Originally published on Torontoist on April 7, 2009.
“Belt it” was a concept the Ontario government and Blue Jays slugger Rico Carty were well acquainted with as the 1979 baseball season dawned. Too bad the rest of the Blue Jays played like careless drivers during that season’s opening game in Kansas City. Where the 2009 squad steamrolled over the Detroit Tigers last night, the 1979 team was like a deer caught in the headlights.
Fans in Toronto were likely relieved that they didn’t have to witness in person an 11–2 shelling by the Royals on April 5. The Globe and Mail declared that outfielder Rick Bosetti was “the smartest of Toronto’s players” for being thrown out of the game on a disputed call with a scab umpire (the men in blue were on strike as the season started). Bosetti missed out on a horrible second inning where the Royals scored nine runs off of starting pitcher Tom Underwood. Six of those runs were unearned, thanks to errors galore from the fielders. Most of the local papers showed right fielder Bob Bailor bending in an uncomfortable position after being hit by a pitch.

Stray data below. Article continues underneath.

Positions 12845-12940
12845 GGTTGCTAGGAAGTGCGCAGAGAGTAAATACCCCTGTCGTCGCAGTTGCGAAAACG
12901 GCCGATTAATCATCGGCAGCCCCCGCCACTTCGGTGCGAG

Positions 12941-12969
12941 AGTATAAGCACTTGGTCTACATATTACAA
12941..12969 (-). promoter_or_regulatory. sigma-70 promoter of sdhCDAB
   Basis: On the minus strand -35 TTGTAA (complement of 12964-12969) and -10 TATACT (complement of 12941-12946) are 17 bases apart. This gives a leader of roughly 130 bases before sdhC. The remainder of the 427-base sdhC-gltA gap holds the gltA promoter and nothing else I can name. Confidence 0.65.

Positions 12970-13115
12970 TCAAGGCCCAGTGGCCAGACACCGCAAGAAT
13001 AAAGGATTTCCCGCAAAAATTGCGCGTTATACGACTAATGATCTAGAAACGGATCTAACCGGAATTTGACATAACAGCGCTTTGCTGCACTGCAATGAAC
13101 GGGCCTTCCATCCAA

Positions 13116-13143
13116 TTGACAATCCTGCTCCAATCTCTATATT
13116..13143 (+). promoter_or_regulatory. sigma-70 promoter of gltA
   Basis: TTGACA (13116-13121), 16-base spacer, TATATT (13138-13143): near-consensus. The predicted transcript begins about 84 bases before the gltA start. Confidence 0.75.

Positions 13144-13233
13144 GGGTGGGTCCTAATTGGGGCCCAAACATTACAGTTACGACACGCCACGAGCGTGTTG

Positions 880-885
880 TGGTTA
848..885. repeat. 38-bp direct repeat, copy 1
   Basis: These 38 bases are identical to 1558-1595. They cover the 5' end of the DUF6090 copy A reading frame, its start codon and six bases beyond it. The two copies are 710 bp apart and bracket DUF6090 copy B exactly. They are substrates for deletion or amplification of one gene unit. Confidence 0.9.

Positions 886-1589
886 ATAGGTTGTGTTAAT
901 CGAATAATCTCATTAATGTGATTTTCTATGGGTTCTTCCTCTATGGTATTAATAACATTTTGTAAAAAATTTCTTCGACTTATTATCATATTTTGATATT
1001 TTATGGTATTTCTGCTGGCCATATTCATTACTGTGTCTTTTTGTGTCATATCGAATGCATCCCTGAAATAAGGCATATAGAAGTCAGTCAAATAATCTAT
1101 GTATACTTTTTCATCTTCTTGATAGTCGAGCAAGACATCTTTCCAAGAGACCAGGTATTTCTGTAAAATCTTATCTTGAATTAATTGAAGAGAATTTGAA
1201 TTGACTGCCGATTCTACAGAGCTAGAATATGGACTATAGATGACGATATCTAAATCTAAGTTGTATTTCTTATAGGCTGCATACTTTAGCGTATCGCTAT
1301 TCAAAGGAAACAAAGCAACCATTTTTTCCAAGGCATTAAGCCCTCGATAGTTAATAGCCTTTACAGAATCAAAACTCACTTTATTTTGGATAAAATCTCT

Carty acquitted himself well on opening day, reaching base four times. The “Beeg Mon” returned to the team in the off-season after a brief stint with the Oakland A’s towards the end of 1978. Carty’s fifteen-year career in the majors swung wildly from highs (a .366 batting average while with the Atlanta Braves in 1970) to lows (entire seasons missed at his peak due to injuries and tuberculosis). Carty hit .256 and twelve home runs for the Blue Jays in 1979, which proved to be his swan song. In the long run, Carty paved the way for future Blue Jays stars from the Dominican Republic, especially from his hometown of San Pedro de Macoris.
As for seat belts, the Ontario legislature mandated their usage in 1976, making it the first province to do so.
Additional material from the April 6, 1979 edition of the Globe and Mail.